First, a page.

As for going after the record, the Yankees are getting maximum walk production out of Jason Giambi, Johnny Damon, Alex Rodriguez and Derek Jeter. Jorge Posada has been his usual selective self while Hideki Matsui is operating at an acceptable level. If the Yankees have any hope of getting the record, they're going to need to see more from Gary Sheffield (one walk per 14 at bats so far) and Robinson Cano (three walks in over 70 plate appearances). Sheffield has been unusually walk-averse given his previous record. Cano shows no sign of fitting into the Yankee method any time soon. Among the regulars, that leaves just Bernie Williams. Just two years ago, he was walking about once every eight plate appearances. As the rest of his game showed signs of decline, the ability to work a free pass, at least, remained. Even that appears to be gone now.
How long will the Yankees stand for Williams? So far, Joe Torre has shown a great reliance on his starting nine. Whether or not Williams remains a part of that body depends mostly on the Yankees' sense of nostalgia weighed against their need to keep the Red Sox and Blue Jays at bay. If things keep going as they are, however, this version of the Yankees could end up getting more mileage out of its starting lineup than any team of recent memory. So far, they have been allotted about 92% of the plate appearances. Reserves Andy Phillips, Miguel Cairo, Kelly Stinnett and Bubba Crosby have seen precious little playing time. Between them, they have started just eight games.
As the schedule thickens, Posada will be due more days off. One would also assume that in a lineup where the second-youngest player is 30 there would have to be numerous provisions for time off. In any case, I wouldn't bet on the 2006 Yankees besting this lot, but, given the strength of their bench, you can't blame them for trying. What follows are the teams the Yankees need to beat to become the most starter-centric (or bench-averse, if you prefer) team of the Expansion Era. The method for identifying these teams was devised by Keith Woolner. He describes his methodology this way: "I looked at each player and assigned him to the position most frequently played in that season. Then, for all the players at a given position on the team, the one with the most total plate appearances was considered the starter. All other players were bench players. Under this scheme, it's possible for a team to have fewer than nine starters (eight for non-DH teams, as I removed all pitcher plate appearances from consideration."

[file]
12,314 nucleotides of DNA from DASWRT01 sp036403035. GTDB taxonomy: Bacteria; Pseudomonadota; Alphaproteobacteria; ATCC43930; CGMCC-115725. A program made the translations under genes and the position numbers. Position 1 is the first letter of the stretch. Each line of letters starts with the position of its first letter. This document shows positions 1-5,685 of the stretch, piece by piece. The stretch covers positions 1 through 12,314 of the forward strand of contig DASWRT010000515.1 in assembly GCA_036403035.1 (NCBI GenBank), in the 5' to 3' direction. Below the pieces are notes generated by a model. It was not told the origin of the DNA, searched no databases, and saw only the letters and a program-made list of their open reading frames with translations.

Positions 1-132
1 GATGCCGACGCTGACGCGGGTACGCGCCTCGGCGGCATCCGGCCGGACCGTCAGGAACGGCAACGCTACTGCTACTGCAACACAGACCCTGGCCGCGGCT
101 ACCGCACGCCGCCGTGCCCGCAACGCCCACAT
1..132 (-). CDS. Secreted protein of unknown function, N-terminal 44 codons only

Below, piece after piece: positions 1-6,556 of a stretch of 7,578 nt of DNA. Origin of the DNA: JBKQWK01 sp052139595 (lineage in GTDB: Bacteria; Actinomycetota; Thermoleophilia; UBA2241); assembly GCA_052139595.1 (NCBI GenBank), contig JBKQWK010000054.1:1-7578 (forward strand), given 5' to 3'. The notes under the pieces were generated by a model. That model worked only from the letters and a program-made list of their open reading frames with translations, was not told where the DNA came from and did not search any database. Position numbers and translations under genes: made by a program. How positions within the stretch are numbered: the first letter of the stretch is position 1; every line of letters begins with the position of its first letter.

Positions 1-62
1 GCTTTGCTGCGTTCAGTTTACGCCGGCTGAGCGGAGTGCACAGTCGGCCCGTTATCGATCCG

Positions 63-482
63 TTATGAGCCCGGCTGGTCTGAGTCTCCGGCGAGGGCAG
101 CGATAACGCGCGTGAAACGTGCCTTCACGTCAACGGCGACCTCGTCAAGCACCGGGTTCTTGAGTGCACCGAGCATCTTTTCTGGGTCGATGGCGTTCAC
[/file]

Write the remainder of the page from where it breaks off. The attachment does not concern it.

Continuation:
.891: 1962 Minnesota Twins (91-71; 2nd place)
.884: 1975 Oakland A's (98-64; 1st in American League West)
.881: 1972 Houston Astros (84-69; 2nd in National League West)
.881: 1978 Montreal Expos (76-86; 4th in National League East)
.877: 1984 Boston Red Sox (86-76; 4th in American League East)
Just for fun, here are the teams who got the least amount of playing time out of their core starters:
.535: 2003 Cincinnati Reds (69-93 5th in National League Central)
.546: 1993 New York Mets (59-103; 6th in National League East)
.555: 1976 Montreal Expos (55-107; 6th in National League East)
.558: 2005 Los Angeles Dodgers (71-91; 4th in National League West)